Like county governments, hospitals, and municipalities, superintendents must develop policies and protocols for requesting proposals, administering contracts, and ensuring desired results of private-sector services. Administrators should consider performance criteria, legal issues, cost and efficiency analysis, contractor evaluation criteria, and…

  8. Biochemical and electrophysiological characteristics of mammalian GABA receptors.

    PubMed

    Enna, S J; Gallagher, J P

    1983-01-01

    The concept that GABA is a neurotransmitter in the mammalian CNS is supported by both electrophysiological and biochemical data. Whereas the electrophysiological studies are essential for demonstrating a specific functional response to GABA, the biochemical approach is useful for characterizing the molecular properties of this site. As a result of these studies the concept of the GABA receptor has progressed from a simple model of a single recognition site associated with a chloride channel to a more complex structure having a variety of interacting components. Thus, both electrophysiological and biochemical data support the existence of at least two pharmacologically distinct types of GABA receptors, based on the sensitivity to bicuculline. Also, anatomically, there appear to be two different types of receptors, those located postsynaptically on the soma or dendrites of a neighboring cell and those found presynaptically on GABAergic and other neurotransmitter terminals. From biochemical studies it appears that the GABA receptor may be composed of at least three distinct interacting components. One of these, the recognition site, may exist in two conformations, with one preferring agonists and the other having a higher affinity for antagonists. Ion channels may be considered a second component, with some of these regulating the passage of chloride ion, whereas others may be associated with calcium transport. The third major element of GABA receptors appears to be a benzodiazepine recognition site, although only a certain population of GABA receptors may be endowed with this property. In addition to these, the GABA receptor complex appears to contain substances that modulate the recognition site by influencing the availability of higher affinity binding proteins. It would appear therefore that changes affecting any one of these constituents can influence the characteristics of the others. While increasing the complexity of the system, this arrangement makes for a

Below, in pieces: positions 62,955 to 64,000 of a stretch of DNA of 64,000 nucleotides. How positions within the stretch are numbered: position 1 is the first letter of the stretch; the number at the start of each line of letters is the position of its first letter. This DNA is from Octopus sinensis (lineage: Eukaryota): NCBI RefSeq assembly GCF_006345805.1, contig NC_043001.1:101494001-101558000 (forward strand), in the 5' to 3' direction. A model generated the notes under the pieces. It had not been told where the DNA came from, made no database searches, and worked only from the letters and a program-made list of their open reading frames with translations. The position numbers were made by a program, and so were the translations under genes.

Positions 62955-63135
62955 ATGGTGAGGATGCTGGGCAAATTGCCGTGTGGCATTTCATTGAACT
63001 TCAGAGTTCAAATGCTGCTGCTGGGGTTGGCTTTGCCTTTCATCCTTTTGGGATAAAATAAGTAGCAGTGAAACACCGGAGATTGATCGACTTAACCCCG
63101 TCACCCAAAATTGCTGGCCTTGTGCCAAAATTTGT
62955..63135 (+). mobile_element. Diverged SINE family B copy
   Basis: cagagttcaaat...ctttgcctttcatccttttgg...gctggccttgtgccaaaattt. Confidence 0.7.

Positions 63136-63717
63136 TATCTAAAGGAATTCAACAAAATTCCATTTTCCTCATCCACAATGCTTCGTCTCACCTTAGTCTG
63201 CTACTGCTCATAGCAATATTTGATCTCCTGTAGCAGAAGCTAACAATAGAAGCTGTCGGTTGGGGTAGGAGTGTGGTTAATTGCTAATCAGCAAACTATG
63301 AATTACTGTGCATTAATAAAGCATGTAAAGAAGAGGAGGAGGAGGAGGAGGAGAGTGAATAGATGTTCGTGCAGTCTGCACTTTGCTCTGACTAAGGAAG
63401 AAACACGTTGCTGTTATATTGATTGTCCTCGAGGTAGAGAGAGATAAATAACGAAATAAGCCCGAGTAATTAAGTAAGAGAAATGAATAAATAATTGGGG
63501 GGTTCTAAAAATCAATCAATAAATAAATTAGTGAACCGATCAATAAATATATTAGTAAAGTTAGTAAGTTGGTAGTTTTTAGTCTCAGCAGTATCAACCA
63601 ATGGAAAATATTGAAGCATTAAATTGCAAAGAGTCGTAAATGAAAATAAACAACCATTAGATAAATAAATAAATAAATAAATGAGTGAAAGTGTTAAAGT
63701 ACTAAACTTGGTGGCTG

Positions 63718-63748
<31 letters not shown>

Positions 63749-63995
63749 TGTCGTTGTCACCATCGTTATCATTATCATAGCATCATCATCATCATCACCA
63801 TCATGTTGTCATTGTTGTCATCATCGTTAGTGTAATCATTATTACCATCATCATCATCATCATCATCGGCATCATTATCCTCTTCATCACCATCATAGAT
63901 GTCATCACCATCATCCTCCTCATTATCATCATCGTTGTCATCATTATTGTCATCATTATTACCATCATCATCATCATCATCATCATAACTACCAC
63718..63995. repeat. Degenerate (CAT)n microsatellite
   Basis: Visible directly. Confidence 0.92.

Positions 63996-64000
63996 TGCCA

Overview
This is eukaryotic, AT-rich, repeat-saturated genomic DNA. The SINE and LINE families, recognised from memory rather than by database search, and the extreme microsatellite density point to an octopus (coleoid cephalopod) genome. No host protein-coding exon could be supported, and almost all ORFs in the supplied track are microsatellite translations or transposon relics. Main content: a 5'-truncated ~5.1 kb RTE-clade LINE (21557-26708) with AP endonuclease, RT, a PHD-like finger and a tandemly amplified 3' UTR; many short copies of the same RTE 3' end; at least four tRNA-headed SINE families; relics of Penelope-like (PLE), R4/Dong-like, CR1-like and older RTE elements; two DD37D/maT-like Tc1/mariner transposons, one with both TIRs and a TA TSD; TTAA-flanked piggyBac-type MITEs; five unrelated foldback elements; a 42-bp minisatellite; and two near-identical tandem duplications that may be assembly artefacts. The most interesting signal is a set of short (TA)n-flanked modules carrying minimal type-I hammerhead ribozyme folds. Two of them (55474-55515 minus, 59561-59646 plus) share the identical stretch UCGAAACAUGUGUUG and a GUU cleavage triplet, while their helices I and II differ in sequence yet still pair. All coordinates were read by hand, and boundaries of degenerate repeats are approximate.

9. 3-OST-7 regulates BMP-dependent cardiac contraction.

    PubMed

    Samson, Shiela C; Ferrer, Tania; Jou, Chuanchau J; Sachse, Frank B; Shankaran, Sunita S; Shaw, Robin M; Chi, Neil C; Tristani-Firouzi, Martin; Yost, H Joseph

    2013-12-01

    The 3-O-sulfotransferase (3-OST) family catalyzes rare modifications of glycosaminoglycan chains on heparan sulfate proteoglycans, yet their biological functions are largely unknown. Knockdown of 3-OST-7 in zebrafish uncouples cardiac ventricular contraction from normal calcium cycling and electrophysiology by reducing tropomyosin4 (tpm4) expression. Normal 3-OST-7 activity prevents the expansion of BMP signaling into ventricular myocytes, and ectopic activation of BMP mimics the ventricular noncontraction phenotype seen in 3-OST-7 depleted embryos. In 3-OST-7 morphants, ventricular contraction can be rescued by overexpression of tropomyosin tpm4 but not by troponin tnnt2, indicating that tpm4 serves as a lynchpin for ventricular sarcomere organization downstream of 3-OST-7. Contraction can be rescued by expression of 3-OST-7 in endocardium, or by genetic loss of bmp4. Strikingly, BMP misregulation seen in 3-OST-7 morphants also occurs in multiple cardiac noncontraction models, including potassium voltage-gated channel gene, kcnh2, affected in Romano-Ward syndrome and long-QT syndrome, and cardiac troponin T gene, tnnt2, affected in human cardiomyopathies. Together these results reveal 3-OST-7 as a key component of a novel pathway that constrains BMP signaling from ventricular myocytes, coordinates sarcomere assembly, and promotes cardiac contractile function.